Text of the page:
Merrill Lynch & Co Inc (MER.N: Quote, Profile, Research) on Wednesday named NYSE Euronext (NYX.N: Quote, Profile, Research) Chief Executive John Thain as its new CEO, bringing in an outsider with a Goldman Sachs pedigree to repair an image battered by wrong-way bets on sub prime mortgages.
Thain, 52, replaces Stan O'Neal, who was ousted as Merrill's CEO and chairman late last month after the company wrote down $8.4 billion in assets during the third quarter. Thain was a Goldman Sachs (GS.N: Quote, Profile, Research) senior executive for several years before joining NYSE in 2004.
Thain has no experience running a large retail brokerage akin to Merrill, which has more than 16,000 brokers, or about one-fourth of its work force.
"The key will be getting the heads of the private client business and the more senior brokers to commit to the new management," Deutsche Bank analyst Mike Mayo said.
Thain's appointment is effective December 1, Merrill said. One of his first tasks will be to assess Merrill's risk management procedures, which analysts said clearly failed in evaluating exposure to subprime mortgages and collateralized debt obligations. Some analysts expect further write-downs at Merrill, with estimates of up to $10 billion on remaining CDO and subprime exposure.
Thain told CNBC television he is not inclined to quit the CDO and mortgage markets, but Merrill needs to manage its risk properly. He said further write-downs in the financial services industry are possible because of continued pricing pressure.
"John will be adept at balancing the focus on risk management and controls while taking the steps necessary the company evolves and grows," Merrill non-executive chairman Alberto Cribiore said in a statement.
Before Thain's appointment became official, analysts and investors gave him high marks.
"We believe he would be a very good team builder and unifier, as well as operator," said David Katz, chief investment officer at Matrix Asset Advisors in New York. "We look at this as a home run for Merrill."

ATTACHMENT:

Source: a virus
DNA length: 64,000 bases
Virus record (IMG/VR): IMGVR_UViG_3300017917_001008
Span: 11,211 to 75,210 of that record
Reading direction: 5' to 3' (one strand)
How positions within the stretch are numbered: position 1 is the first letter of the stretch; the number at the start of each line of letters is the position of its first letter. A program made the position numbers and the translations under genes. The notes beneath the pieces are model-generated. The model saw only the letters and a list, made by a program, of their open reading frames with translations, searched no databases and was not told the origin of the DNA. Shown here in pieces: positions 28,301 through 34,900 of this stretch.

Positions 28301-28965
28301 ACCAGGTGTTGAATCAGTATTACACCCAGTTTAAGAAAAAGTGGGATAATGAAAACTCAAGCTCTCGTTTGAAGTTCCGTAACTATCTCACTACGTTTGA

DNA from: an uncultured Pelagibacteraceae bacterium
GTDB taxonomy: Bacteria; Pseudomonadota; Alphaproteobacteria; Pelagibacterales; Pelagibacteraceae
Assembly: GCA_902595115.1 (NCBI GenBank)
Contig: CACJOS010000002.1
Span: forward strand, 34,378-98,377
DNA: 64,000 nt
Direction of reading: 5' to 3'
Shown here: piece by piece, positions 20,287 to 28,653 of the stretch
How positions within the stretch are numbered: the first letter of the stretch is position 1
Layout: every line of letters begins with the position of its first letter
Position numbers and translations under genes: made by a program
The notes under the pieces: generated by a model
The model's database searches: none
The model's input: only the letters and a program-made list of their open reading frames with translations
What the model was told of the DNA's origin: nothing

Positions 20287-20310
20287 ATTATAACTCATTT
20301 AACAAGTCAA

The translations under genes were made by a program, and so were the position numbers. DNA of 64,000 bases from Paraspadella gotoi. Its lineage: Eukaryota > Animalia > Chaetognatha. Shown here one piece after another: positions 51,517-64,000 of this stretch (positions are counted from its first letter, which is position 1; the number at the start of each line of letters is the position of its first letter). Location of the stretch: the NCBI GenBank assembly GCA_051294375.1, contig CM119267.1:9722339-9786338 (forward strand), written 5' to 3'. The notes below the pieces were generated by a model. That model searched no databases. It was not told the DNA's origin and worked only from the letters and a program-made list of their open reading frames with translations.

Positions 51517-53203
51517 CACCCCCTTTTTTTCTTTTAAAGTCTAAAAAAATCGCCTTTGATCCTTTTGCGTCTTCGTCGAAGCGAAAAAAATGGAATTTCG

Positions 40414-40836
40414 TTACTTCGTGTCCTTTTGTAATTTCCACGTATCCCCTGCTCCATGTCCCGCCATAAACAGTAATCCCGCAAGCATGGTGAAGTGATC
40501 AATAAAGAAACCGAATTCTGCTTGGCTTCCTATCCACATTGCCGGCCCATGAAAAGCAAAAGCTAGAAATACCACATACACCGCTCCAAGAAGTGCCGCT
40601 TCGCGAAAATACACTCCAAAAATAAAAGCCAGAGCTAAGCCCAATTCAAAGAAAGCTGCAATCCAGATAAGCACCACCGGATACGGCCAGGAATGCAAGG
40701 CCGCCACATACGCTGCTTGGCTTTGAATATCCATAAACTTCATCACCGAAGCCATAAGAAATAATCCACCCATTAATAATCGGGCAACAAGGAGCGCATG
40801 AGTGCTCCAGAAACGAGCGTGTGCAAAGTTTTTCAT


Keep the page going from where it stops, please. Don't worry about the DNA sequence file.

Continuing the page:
Merrill shares are down 38 percent this year, erasing about $31 billion in shareholder value at the world's largest brokerage.
Thain's hiring removes him from consideration for the top job at Citigroup Inc (C.N: Quote, Profile, Research), where he had been viewed as a leading candidate. The largest U.S. bank is seeking to replace Charles Prince, who resigned November 4 as Citigroup forecast an expected $8 billion to $11 billion fourth-quarter write-down tied to subprime mortgages.
In the third quarter, Merrill posted a $2.3 billion loss, mostly because of bad bets on subprime mortgage-related assets. It was the worst loss in company history, triggering the ouster of O'Neal, who pushed the company into new businesses and measured company progress by using Goldman Sachs as a benchmark.
Thain, who was educated at Harvard Business School and the Massachusetts Institute of Technology, worked at Goldman Sachs for more than 20 years in a number of senior executive roles before NYSE appointed him as its top executive.
At NYSE, he accelerated the Big Board's adoption of electronic trading and converted the nonprofit club into a publicly listed company. And last year, he merged NYSE Group with Euronext to build the first trans-Atlantic exchange operator.
Before joining NYSE, he served as Goldman Sachs Group Inc's president and chief operating officer.